A plastics factory with installed power of about 500 kVA. Most of the consumption is represented by motors and resistances.


There are several (8+ a day) power interruptions, lasting usually less than 50 seconds each. There's a diesel power plant and an automatic transfer (of which they have damaged two already). Usually the plant "enters" when the power is reestablished, which doesn't solve the problems caused by the interruption and instead causes the transfer to suffer. In very unstable days, they prefer to override the transfer and have it in "manual" to avoid damage. Interruptions beyond 18 seconds require a complete stop of some of the machines and the consequent generation of considerable waste.

Proposed solution

There are large UPS (500+ kVA), often used to serve data centers and the like. Their prices range around USD 200k for a 500 kVA one. The idea is to set up the transfer to take on for larger outages (say in excess of 120 or 150 seconds) and to have the UPS as the main source for shorter ones.

Doubts and Questions

I'm not sure if the inductive nature of the load and their start peaks can be effectively handled by the UPS. I don't know if it's robust enough for the task at hand (in lack of a better word). What protections should I consider for it?

In one UPS specs sheet I read that it can handle 150% load for one minute (that will be 750 kVA) and 125% (625 kVA) for 10 minutes. Does that mean that it can keep the plant running for those times? What should I consider to avoid the UPS not performing to expectation?

Do you see a better solution?

  • $\begingroup$ Start everything on the genny the switch to the UPS once running. $\endgroup$
    – Solar Mike
    Commented Feb 7, 2020 at 14:00
  • 1
    $\begingroup$ For that kind of money (200K) you can buy your own electric generators and experience no interruptions at all, as long as you don't run out of fuel. :-) $\endgroup$ Commented Feb 9, 2020 at 0:14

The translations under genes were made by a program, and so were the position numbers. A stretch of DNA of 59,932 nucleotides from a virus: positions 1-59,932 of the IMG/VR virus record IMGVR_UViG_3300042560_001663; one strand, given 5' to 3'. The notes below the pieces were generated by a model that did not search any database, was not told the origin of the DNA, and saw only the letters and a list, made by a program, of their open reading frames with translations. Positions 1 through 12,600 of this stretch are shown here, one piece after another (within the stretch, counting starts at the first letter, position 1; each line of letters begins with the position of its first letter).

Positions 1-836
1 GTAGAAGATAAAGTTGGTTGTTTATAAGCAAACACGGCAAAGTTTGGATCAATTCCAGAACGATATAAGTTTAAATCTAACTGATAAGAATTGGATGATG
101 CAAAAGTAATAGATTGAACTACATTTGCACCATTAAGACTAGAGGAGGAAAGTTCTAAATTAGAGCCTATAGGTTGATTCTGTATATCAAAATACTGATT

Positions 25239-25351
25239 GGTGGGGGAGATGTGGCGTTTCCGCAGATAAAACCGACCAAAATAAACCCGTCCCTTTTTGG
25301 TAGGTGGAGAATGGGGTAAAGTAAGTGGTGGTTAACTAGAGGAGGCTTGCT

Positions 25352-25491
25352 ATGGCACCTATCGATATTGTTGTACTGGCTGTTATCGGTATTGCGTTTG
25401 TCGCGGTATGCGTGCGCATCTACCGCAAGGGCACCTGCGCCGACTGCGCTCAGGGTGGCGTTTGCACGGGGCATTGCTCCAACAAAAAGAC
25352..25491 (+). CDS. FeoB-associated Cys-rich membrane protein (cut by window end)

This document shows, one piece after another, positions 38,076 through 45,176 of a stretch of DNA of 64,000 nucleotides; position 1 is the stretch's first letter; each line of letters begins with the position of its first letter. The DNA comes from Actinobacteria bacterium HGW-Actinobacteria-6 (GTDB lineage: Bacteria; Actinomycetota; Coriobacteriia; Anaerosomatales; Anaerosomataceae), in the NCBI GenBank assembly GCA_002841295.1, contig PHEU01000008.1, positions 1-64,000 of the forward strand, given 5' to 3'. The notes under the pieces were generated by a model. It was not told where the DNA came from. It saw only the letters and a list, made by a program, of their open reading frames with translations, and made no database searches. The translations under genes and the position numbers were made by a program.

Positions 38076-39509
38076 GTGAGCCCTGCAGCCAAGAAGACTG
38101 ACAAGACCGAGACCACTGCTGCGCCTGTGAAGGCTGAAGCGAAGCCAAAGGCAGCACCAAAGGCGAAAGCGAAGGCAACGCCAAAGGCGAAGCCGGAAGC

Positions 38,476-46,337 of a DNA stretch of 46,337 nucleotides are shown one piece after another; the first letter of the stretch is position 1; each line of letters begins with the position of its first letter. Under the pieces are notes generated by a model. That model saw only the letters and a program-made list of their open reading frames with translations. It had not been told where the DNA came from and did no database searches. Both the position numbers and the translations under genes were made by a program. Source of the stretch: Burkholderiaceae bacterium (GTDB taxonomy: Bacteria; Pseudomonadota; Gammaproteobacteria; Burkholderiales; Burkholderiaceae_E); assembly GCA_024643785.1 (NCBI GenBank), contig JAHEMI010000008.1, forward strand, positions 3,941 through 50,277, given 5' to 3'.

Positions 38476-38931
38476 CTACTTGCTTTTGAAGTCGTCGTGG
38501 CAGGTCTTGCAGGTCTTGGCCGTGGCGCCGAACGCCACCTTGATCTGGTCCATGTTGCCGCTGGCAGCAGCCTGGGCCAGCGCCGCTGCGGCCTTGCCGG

• $\begingroup$ Presumably generator fuel is more expensive than grid power, when it's available, or else they would be running on generators all the time (in fact there wouldn't be a grid). $\endgroup$ Commented Feb 10, 2020 at 17:11
  • $\begingroup$ As for your question, have you considered asking the company that makes the UPS? For a $200k sale, I'm sure they'll be more than willing to answer all your questions. It's not like a $20 device for a hobby project where you just have to buy one and see how well it works. $\endgroup$ Commented Feb 10, 2020 at 17:11
  • $\begingroup$ @user253751 yeah, sure. But it's likely their answers could be a little bit biased. That's why I came to the experts ;) $\endgroup$
    – PavoDive
    Commented Feb 11, 2020 at 10:15

1 Answer 1


I realize it might be a bit moot with the delay in this answer, but I would never advise an industrial plant to install a high-capacity UPS for process loads. The loads that your plastics factory are running are not what these UPS systems are designed for. Even with a 500 kVA UPS, think large but rather "regular" loads: hospitals, schools, data centers, etc.

What they need to do is get to the root cause of why they are experiencing 8 intermittent power failures per day. If this is an issue with the utility provider, then those connections and solutions need to be found at that level. A gen-set with ATS cross-over is a great solution for periodic power failures on critical loads, but 8 switches a day may be too many depending on the equipment.

What can help the plant to return to operation faster is to have automation equipment, computers, and critical/life safety loads on an industrial UPS and to keep the process loads on generator backup. This allows your plant to not have to "reboot" each time the power goes out and get back running faster. If the cause of the power loss is brown-outs, and too high of a demand from the plant, you should be staggering the start of higher motors to avoid this.

Now, on the flip side, if you have ended up installing a high-capacity UPS, I would love to know what you went with and how it is functioning!


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